In a February 13 column for birther website WND, Nugent wrote, "No so-called assault weapon was used in the grisly murders of the children and teachers in Newton," and instead suggested that four handguns were used to kill 20 children and six educators at Sandy Hook Elementary School. CNN recently promoted Nugent as having a "very firm grasp of the facts" about gun violence.
From Nugent's column:
Newsflash for he the sheeple Redcoat Piers: No so-called assault weapon was used in the grisly murders of the children and teachers in Newton, Conn. NBC has reported the butcher used four handguns, and though we can all agree that anything reported by the networks and so much of the media should be disbelieved out of hand, even if the Bushmaster modern sporting rifle were used in the demonic slaughter of innocents, semi-automatics are not "assault weapons." Period.
On December 15, one day after the Newtown shooting, NBC incorrectly reported that only handguns had been recovered from Sandy Hook Elementary. By that evening NBC Nightly News noted that "most of the shots fired inside the school came from an assault-style rifle" and on the December 16 edition of Today Show, NBC correspondent Pete Williams reported that "The medical examiner in Newtown says the children were each shot several times, all with an assault-style rifle." All other major news outlets have likewise reported that the shooter used a Bushmaster assault weapon.
From the February 14 edition of MSNBC's Morning Joe:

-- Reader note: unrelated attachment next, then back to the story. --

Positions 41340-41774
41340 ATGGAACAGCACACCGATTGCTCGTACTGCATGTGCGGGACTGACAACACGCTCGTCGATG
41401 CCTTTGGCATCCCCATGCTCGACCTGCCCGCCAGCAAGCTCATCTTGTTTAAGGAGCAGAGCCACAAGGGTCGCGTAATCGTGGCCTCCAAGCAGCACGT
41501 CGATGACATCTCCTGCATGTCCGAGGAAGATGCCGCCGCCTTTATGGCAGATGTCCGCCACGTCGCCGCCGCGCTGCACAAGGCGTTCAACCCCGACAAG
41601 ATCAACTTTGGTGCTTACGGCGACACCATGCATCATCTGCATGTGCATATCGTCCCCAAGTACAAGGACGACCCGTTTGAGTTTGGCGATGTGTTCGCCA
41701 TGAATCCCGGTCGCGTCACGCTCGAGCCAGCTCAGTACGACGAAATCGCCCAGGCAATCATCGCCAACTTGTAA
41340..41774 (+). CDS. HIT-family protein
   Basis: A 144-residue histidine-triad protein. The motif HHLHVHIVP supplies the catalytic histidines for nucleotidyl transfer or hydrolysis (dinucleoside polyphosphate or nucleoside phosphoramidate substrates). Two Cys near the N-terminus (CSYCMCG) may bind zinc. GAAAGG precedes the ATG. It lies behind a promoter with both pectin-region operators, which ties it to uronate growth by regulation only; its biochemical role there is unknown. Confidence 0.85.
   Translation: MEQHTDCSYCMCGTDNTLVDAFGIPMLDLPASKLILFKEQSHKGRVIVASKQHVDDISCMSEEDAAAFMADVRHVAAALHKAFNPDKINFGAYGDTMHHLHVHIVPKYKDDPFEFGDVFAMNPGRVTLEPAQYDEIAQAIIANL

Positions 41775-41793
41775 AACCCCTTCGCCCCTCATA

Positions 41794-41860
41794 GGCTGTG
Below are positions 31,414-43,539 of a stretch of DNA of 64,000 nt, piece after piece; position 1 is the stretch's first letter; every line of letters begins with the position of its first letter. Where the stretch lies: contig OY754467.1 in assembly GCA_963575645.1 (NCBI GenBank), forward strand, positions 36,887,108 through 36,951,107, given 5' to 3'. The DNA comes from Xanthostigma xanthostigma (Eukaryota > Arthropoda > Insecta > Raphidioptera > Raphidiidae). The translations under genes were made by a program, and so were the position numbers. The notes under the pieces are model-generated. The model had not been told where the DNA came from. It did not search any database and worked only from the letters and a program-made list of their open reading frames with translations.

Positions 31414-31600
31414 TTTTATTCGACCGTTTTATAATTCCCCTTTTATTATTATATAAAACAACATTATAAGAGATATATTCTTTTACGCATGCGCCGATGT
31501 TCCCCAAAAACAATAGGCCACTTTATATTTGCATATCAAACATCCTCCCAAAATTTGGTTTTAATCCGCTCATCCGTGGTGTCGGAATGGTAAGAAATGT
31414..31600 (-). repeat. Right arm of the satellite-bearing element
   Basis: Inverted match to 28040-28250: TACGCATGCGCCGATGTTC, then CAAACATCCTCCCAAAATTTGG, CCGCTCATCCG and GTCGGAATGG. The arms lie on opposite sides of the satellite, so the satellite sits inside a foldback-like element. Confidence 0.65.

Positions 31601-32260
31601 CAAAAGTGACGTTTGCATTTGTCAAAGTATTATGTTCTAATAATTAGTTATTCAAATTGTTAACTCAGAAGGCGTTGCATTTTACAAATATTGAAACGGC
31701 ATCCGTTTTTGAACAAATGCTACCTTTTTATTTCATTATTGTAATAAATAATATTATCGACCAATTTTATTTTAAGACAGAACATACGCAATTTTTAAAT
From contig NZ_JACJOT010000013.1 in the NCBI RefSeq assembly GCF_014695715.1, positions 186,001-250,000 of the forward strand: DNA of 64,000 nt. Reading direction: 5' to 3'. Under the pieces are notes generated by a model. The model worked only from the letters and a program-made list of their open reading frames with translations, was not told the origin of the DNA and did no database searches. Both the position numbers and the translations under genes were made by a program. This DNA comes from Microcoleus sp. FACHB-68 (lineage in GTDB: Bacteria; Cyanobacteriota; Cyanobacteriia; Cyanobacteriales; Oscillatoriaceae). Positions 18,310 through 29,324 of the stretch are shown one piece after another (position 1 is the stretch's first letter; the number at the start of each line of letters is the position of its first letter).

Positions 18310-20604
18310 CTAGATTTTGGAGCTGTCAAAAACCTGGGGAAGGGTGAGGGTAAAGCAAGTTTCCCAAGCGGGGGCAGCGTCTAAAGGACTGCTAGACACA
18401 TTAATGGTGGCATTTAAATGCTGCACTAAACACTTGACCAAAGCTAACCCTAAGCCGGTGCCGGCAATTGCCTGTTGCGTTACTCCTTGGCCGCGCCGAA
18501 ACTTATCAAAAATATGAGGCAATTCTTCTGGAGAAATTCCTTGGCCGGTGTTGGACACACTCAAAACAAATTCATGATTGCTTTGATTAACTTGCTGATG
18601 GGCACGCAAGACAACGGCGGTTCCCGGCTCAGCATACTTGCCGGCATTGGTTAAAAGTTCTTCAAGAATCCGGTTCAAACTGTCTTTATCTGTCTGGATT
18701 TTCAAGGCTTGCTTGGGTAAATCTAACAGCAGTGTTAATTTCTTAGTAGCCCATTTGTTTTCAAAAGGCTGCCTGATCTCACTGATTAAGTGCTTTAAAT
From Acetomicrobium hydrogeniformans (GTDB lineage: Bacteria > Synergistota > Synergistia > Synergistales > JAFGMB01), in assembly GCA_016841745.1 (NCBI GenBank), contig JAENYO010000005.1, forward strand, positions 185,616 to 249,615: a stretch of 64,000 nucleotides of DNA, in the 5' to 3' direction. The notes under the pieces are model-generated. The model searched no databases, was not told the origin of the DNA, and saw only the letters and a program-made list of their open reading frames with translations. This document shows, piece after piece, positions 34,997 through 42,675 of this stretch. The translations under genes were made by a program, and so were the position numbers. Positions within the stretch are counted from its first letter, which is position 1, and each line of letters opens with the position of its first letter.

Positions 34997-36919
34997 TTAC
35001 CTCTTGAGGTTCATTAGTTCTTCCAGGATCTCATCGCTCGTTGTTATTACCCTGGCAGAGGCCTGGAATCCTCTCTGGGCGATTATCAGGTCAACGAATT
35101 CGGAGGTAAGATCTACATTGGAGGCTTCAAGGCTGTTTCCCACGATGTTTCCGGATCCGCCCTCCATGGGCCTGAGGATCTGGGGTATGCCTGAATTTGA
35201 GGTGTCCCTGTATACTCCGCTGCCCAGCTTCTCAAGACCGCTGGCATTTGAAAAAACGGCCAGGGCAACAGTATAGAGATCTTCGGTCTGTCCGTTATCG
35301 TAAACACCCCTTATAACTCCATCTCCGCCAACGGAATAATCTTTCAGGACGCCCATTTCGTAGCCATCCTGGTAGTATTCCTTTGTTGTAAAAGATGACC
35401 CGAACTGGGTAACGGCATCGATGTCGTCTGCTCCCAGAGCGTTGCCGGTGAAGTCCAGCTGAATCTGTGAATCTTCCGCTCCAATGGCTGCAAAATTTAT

Loading the player reg...
National Rifle Association executive vice president Wayne LaPierre wrote that Americans need to buy firearms in order to ensure their "survival" and urged gun owners to join the NRA and buy more weapons in an unhinged February 13 Daily Caller op-ed.
Media Matters has long documented the feedback loop by which the NRA fearmongers about stronger gun laws in order to drive up membership and promote increased firearm sales; gun manufacturers in turn pour millions of dollars into the NRA's coffers.
In his latest op-ed LaPierre took this argument to new levels, arguing that Americans who don't buy firearms risk death from a number of sources:
Hurricanes. Tornadoes. Riots. Terrorists. Gangs. Lone criminals. These are perils we are sure to face--not just maybe. It's not paranoia to buy a gun. It's survival. It's responsible behavior, and it's time we encourage law-abiding Americans to do just that.
Since the election, millions of Americans have been lining up in front of gun stores, Cabela's and Bass Pro Shops exercising their freedom while they still have it. They are demonstrating they have a mass determination to buy, own and use firearms. Millions of Americans are using market forces like never before to demonstrate their ardent support for our firearm freedoms. That's one of the very best ways we can Stand And Fight.